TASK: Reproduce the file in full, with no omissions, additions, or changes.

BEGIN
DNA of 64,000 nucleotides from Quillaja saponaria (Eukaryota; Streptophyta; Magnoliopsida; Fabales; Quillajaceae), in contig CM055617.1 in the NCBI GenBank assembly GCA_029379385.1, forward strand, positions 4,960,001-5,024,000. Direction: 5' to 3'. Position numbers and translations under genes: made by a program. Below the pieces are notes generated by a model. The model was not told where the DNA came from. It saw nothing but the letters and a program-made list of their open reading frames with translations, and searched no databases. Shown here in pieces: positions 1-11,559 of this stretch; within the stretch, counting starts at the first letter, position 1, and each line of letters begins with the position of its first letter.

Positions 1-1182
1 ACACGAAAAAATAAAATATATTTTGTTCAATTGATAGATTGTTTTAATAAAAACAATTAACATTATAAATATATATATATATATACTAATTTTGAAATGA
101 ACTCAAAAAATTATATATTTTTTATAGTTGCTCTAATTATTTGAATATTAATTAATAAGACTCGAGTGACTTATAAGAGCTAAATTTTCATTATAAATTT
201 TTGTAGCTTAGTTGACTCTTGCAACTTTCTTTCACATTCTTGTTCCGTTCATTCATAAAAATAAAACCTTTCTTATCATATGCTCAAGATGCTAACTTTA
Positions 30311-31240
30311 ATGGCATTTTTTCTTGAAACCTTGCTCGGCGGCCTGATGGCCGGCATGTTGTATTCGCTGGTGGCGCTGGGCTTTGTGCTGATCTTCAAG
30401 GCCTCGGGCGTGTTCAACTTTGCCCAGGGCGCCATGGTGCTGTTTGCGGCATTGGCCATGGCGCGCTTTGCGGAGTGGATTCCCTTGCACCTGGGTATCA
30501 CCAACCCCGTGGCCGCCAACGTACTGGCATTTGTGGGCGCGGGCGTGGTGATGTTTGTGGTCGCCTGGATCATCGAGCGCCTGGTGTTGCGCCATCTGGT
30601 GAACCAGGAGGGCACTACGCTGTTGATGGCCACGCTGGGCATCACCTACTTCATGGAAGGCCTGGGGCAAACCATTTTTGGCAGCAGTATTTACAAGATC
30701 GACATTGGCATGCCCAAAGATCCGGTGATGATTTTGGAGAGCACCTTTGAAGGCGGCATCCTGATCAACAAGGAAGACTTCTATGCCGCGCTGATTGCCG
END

DNA of 64,000 nucleotides from Quillaja saponaria (Eukaryota; Streptophyta; Magnoliopsida; Fabales; Quillajaceae), in contig CM055617.1 in the NCBI GenBank assembly GCA_029379385.1, forward strand, positions 4,960,001-5,024,000. Direction: 5' to 3'. Position numbers and translations under genes: made by a program. Below the pieces are notes generated by a model. The model was not told where the DNA came from. It saw nothing but the letters and a program-made list of their open reading frames with translations, and searched no databases. Shown here in pieces: positions 1-11,559 of this stretch; within the stretch, counting starts at the first letter, position 1, and each line of letters begins with the position of its first letter.

Positions 1-1182
1 ACACGAAAAAATAAAATATATTTTGTTCAATTGATAGATTGTTTTAATAAAAACAATTAACATTATAAATATATATATATATATACTAATTTTGAAATGA
101 ACTCAAAAAATTATATATTTTTTATAGTTGCTCTAATTATTTGAATATTAATTAATAAGACTCGAGTGACTTATAAGAGCTAAATTTTCATTATAAATTT
201 TTGTAGCTTAGTTGACTCTTGCAACTTTCTTTCACATTCTTGTTCCGTTCATTCATAAAAATAAAACCTTTCTTATCATATGCTCAAGATGCTAACTTTA
Positions 30311-31240
30311 ATGGCATTTTTTCTTGAAACCTTGCTCGGCGGCCTGATGGCCGGCATGTTGTATTCGCTGGTGGCGCTGGGCTTTGTGCTGATCTTCAAG
30401 GCCTCGGGCGTGTTCAACTTTGCCCAGGGCGCCATGGTGCTGTTTGCGGCATTGGCCATGGCGCGCTTTGCGGAGTGGATTCCCTTGCACCTGGGTATCA
30501 CCAACCCCGTGGCCGCCAACGTACTGGCATTTGTGGGCGCGGGCGTGGTGATGTTTGTGGTCGCCTGGATCATCGAGCGCCTGGTGTTGCGCCATCTGGT
30601 GAACCAGGAGGGCACTACGCTGTTGATGGCCACGCTGGGCATCACCTACTTCATGGAAGGCCTGGGGCAAACCATTTTTGGCAGCAGTATTTACAAGATC
30701 GACATTGGCATGCCCAAAGATCCGGTGATGATTTTGGAGAGCACCTTTGAAGGCGGCATCCTGATCAACAAGGAAGACTTCTATGCCGCGCTGATTGCCG